How’s the pitching doing? Well their team ERA of 4.17 is good for 16th, but the stats that stand out for me are the fact that they lead the league in strikeouts and they’ve allowed the 6th-least home runs with 37. Here’s a stat that bears no real significance, but looks pretty good: in terms of team plus/minus in home runs for and allowed, the Blue Jays are a ridiculous +51! Would anyone have called that before the season? Not me.

Now call me a shit disturber, or a pessimist, but I still can’t help but notice a glaring reason as to why the Jays are doing so well, relative to the rest of the league, or division, more specifically.

Take a look at the AL East:

Team W L PCT GB Home Away East Cent West Last 10 Streak
Tampa Bay 34 17 .667 15-12 19-5 14-7 8-5 10-4 4-6 L1
NY Yankees 31 20 .608 3 16-7 15-13 12-7 10-7 8-4 6-4 W2
Toronto 30 22 .577 4.5 14-11 16-11 8-7 11-5 10-8 5-5 W3
Boston 29 23 .558 5.5 16-13 13-10 13-14 8-7 6-1 7-3 W2
Baltimore 15 36 .294 19 9-14 6-22 6-18 4-5 4-11 2-8 L5

Like I said a while ago, this division is what big time war historian nerds would refer to as a battle of attrition. The fourth-best team in the division not only is six games above .500, but it’s the Boston Red Sox. The Yankees, Blue Jays and Red Sox are the top three teams in the AL Wildcard race. The closest team outside of that box is the Tigers, who are four games back.

For the most part, the reason Boston and New York have not torn it up, and the reason that Tampa has lost six of ten is because these teams have to play each other so many times. Notice that at this point, at the end of May, Boston is 13-14 against AL East teams. They have played 27 of their 52 games (more than half) so far against division rivals. The Blue Jays, on the other hand, have only played 15 in-division games, and are 8-7. Not bad, right?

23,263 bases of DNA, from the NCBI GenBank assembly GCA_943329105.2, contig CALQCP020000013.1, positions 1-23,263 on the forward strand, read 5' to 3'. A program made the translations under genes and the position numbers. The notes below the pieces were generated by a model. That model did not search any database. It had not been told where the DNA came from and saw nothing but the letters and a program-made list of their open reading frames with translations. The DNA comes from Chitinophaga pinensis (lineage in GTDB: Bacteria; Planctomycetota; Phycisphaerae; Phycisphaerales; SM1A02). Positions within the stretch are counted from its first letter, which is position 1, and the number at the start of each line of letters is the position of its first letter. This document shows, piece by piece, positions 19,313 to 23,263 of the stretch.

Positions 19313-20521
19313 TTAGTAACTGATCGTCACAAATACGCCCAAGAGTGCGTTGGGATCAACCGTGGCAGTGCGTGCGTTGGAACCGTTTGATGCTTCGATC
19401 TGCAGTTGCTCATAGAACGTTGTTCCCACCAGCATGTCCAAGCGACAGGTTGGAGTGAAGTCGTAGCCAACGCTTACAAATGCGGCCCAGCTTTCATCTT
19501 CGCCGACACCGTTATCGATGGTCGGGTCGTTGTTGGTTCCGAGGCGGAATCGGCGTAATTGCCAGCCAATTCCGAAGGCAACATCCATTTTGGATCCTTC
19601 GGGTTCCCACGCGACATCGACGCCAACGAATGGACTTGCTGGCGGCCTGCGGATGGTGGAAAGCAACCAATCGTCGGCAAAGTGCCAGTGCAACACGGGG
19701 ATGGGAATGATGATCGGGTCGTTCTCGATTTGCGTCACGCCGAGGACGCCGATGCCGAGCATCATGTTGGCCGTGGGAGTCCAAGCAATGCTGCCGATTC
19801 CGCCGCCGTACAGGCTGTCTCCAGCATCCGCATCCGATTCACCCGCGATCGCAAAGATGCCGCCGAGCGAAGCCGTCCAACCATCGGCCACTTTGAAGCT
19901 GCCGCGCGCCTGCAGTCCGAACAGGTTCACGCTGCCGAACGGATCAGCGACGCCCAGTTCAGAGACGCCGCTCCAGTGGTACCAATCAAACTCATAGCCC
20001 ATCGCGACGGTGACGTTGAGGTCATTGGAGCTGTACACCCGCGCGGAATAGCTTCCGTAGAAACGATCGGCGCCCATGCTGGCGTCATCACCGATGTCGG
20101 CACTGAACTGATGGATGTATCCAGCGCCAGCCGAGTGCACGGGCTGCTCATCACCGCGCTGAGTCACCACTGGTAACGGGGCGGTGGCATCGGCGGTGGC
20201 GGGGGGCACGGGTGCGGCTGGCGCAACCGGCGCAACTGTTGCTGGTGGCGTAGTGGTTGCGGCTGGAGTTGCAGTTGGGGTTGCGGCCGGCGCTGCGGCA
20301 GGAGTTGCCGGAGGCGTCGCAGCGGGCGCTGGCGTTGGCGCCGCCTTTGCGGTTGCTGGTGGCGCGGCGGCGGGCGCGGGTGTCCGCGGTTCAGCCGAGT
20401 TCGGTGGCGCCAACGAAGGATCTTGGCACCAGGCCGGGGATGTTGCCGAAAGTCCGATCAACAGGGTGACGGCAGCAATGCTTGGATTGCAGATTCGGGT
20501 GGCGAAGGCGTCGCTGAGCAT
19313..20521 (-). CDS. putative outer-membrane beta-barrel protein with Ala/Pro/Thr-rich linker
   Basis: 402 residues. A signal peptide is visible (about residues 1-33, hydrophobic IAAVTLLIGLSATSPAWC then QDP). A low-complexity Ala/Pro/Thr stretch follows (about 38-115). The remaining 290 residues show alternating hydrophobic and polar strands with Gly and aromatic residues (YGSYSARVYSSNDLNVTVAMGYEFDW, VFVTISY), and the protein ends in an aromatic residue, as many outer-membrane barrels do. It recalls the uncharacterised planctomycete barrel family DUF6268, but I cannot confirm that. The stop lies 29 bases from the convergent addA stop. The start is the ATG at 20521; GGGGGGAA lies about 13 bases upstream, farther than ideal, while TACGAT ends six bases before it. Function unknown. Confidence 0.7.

If we dig deeper, we can recall that the Blue Jays are now 6-0 against the pitiful Orioles this season. This means they are 2-7 against the three much, much better teams in the division. This also means that only 9 of their 52 games have been played against those teams. This makes them 28-15 against teams that are not Tampa, Boston, or New York.

So, am I insulting the remarkable efforts of those who are giving Jays fans the rare chance to see a team full of guys playing well? Can I really rip on J-Bau, John Buck, Edwin Encarnacion, or anybody else for over-achieving? Can I blame Aaron Hill for struggling after returning from an injury? Can I blame Adam Lind for his sophomore slump? Can I look past the phenomenal pitching numbers of Ricky Romero or Shaun Marcum?

I don’t know, because I have not physically seen them play a full game since April.

But I can say this. The team is looking good. Like I said before, I never tire from seeing the team play well. Look at the league leaders, and you’ll see Blue Jays players sprinkled throughout them. It feels good. This summer has an optimism to it. Yeah, Dana Eveland didn’t work out, but Jesse Litsch is on his way back in the next week or so. That’s good news. Brett Cecil’s looking very sharp. Brandon Morrow is showing flashes of the pitcher he still very well could be. With patience, I think he can be a very good 3 or 4 in the rotation.

Stay tuned for our next post, which will focus more on individual performance. I promise it will come in the next few days, and not in July.

Tonight, Matt Garza will try to redeem himself for his last start against the Jays, in which he took the loss. He is 5-2 with a 2.97 ERA. Brandon Morrow’s gonna want to change that 6.66 ERA.

I’ll be working 6 to midnight, but my heart will be at the Dome.

Sorry for the hiatus, balkaholics. Talk to you soon.